Forensic science across England in state of crisis with crimes going unsolved

Forensic science in England and Wales is in a state of crisis raising the risk of crimes going unsolved and miscarriages of justice increasing, a new report has warned.

Forensic science in England and Wales is in a state of crisis ,a new report has warned.

Services that are pivotal to the criminal justice system are “in trouble”, according to the House of Lords Science and Technology Committee.

Peers suggest a number of factors had contributed to the problems, including a lack of funding and insufficient levels of research.

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The report states the “quality and delivery” of forensic science in England and Wales is “inadequate”.

It argues that unless failings are recognised and changes made, public trust will continue to be lost.

The report adds: “Crimes may go unsolved and the number of miscarriages of justice may increase.”

The committee’s chairman, Lord Patel, warned that the current situation “cannot continue”.

He said: “Our forensic science provision has now reached breaking point and a complete overhaul is needed.

“If our recommendations are implemented and the Government adequately invests in forensic science, our forensic science market can return to a world-leading position.”

Police forces in England and Wales spend around £300 million a year on forensic science services.

In-house law enforcement teams account for around 80 per cent of the provision, with the rest of the work carried out by private providers.

The publicly-owned Forensic Science Service (FSS) was controversially closed in 2012.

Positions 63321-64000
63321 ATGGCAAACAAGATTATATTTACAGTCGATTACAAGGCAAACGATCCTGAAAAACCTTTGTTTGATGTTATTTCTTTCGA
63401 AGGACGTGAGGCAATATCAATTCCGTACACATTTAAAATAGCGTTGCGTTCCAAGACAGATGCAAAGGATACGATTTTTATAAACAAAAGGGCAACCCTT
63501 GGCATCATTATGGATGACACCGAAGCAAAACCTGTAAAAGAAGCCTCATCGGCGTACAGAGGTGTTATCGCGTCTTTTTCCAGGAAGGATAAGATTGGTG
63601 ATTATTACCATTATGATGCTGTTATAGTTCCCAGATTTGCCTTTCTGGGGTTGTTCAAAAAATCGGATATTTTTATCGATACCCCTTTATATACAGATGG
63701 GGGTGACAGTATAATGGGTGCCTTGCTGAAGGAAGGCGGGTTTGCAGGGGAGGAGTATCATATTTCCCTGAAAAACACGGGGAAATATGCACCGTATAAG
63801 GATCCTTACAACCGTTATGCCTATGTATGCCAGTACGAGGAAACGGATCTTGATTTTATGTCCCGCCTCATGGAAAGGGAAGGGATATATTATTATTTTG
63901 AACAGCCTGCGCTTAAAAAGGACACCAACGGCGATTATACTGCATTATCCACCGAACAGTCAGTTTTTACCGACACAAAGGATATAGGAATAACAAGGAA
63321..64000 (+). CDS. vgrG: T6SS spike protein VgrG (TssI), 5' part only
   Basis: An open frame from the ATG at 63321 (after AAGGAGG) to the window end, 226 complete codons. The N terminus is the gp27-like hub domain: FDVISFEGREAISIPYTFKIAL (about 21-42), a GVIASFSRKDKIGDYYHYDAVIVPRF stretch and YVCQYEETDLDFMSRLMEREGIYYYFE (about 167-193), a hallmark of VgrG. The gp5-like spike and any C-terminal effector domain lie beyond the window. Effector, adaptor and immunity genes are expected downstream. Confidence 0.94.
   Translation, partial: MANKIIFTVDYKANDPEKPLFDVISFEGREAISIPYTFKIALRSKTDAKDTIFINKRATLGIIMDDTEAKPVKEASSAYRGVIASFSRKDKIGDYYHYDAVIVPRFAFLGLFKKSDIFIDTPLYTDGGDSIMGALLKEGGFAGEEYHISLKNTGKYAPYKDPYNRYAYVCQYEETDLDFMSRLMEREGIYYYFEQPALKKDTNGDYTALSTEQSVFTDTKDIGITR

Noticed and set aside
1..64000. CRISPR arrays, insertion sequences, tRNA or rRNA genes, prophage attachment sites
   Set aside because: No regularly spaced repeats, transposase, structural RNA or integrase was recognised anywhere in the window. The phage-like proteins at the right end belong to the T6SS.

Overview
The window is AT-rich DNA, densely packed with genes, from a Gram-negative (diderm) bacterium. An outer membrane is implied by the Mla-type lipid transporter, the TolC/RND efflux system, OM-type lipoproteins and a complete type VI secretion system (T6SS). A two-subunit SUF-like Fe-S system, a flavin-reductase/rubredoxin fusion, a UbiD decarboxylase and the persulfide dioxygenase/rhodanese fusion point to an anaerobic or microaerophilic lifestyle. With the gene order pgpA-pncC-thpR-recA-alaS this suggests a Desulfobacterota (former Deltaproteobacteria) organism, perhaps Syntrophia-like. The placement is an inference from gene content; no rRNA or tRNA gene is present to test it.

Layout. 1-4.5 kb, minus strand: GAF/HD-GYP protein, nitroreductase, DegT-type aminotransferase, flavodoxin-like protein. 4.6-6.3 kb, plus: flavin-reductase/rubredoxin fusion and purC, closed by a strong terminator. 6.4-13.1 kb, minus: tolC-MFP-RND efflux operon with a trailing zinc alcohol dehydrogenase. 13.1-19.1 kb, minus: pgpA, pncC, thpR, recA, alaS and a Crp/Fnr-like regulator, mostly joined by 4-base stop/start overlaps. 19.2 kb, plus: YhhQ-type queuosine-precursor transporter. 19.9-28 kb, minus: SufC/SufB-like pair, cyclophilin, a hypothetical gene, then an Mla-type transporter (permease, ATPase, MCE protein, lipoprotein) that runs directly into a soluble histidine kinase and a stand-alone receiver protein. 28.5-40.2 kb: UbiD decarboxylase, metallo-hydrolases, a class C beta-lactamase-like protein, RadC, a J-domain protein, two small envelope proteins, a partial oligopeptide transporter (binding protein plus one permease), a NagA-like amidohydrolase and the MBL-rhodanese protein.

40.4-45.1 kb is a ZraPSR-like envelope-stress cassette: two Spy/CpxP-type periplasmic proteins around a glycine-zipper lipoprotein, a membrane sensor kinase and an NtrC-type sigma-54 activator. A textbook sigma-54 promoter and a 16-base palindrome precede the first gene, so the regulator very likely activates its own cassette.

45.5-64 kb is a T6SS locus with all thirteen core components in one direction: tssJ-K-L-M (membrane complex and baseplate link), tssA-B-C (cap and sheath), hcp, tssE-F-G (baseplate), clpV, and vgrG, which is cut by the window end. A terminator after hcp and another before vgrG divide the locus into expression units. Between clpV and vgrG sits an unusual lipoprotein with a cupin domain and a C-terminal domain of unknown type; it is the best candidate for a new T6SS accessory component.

The committee said that, throughout its inquiry, it heard about a decline in forensic science, especially since the abolition of the FSS.

“We repeatedly heard that the system was not operating as it should and was in a state of crisis, presenting a threat of undermining trust in the criminal justice system,” the report said.

However, the committee noted that it did not hear convincing arguments in favour of resurrecting the FSS.

“Its loss was regrettable, but some aspects of forensic science provision, such as cost and turnaround time of routine cases, have improved in the last few years,” it said.

The report also criticises the Government over an “embarrassing” delay in giving the Forensic Science Regulator statutory powers that were promised in 2012.

It calls for the regulator to be given powers to take action when failings emerge such as issuing improvement notices and fines, launching investigations and rescinding accreditation.

The committee also recommends the creation of an arms-length body to be responsible for the co-ordination, strategy and direction of forensic science.

Last week the Home Office published an action plan to improve police forensics after a review found the existing model needs to be strengthened by addressing regulatory, governance and capability issues.

A Home Office spokeswoman said: “Forensic science is an invaluable tool for bringing criminals to justice and it is vital it has the confidence of the public.

“That is why we commissioned a joint review of police forensics with the National Police Chiefs’ Council and developed a 13-point taking action plan to strengthen the market and address quality concerns.

“We will consider the findings of the report carefully and respond in due course.”